Dec. 6, 2012
What Jews deny to Gentiles, they often admit among themselves. Their most persistent denials have been about the Jewishness of Bolshevism. This chapter points out that both of Kerensky’s parents were Jewish and that Lenin (pictured right) may have been Jewish — his children spoke Yiddish fluently and Lenin abolished the Christian Sunday and established by law the Jewish Saturday Sabbath. [Wikipedia says Lenin's mother was born of a Jewish father, making him 1/4 Jew.]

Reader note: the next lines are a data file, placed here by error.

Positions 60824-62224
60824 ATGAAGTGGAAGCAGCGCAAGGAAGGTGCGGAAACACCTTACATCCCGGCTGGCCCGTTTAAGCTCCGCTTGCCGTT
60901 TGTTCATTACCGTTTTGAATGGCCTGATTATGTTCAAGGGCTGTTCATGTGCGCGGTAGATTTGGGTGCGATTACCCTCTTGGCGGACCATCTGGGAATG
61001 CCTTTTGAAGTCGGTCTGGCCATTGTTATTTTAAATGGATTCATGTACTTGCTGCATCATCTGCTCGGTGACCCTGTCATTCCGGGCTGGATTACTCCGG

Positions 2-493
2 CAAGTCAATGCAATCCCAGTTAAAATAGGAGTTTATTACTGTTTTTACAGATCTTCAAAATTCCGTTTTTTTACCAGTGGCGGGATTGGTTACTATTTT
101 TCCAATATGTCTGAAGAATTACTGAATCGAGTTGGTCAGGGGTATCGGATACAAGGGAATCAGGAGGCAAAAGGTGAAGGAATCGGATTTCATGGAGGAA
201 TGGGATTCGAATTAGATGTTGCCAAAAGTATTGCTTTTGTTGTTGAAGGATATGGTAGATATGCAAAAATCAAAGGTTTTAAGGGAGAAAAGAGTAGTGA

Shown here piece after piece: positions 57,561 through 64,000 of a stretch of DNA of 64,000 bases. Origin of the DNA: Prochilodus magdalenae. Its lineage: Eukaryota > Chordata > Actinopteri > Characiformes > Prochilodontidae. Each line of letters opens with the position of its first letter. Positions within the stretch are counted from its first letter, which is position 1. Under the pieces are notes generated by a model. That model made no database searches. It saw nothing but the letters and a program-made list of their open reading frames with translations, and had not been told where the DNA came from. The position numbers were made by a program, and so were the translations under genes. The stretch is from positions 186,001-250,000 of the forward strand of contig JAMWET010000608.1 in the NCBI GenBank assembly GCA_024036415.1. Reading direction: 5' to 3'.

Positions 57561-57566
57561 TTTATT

The rest of the Bolshevik councils and commissariats were overwhelmingly Jewish, from 100% to a low of 76%. Statements by prominent Americans of 1918-19 are quoted and discussed. Where Bolshevism reigned, Jews were treated differently than the national people, including in how their children were educated. The Jewish narrative eventually changed to glorification of Jewish leadership in all revolutions, portraying Jews as providing the necessary element of discontent, leading to “improvement and progress.”
Note: We are using the Noontide Press publication of The International Jew — The World’s Foremost Problem which can be found online here as a pdf file.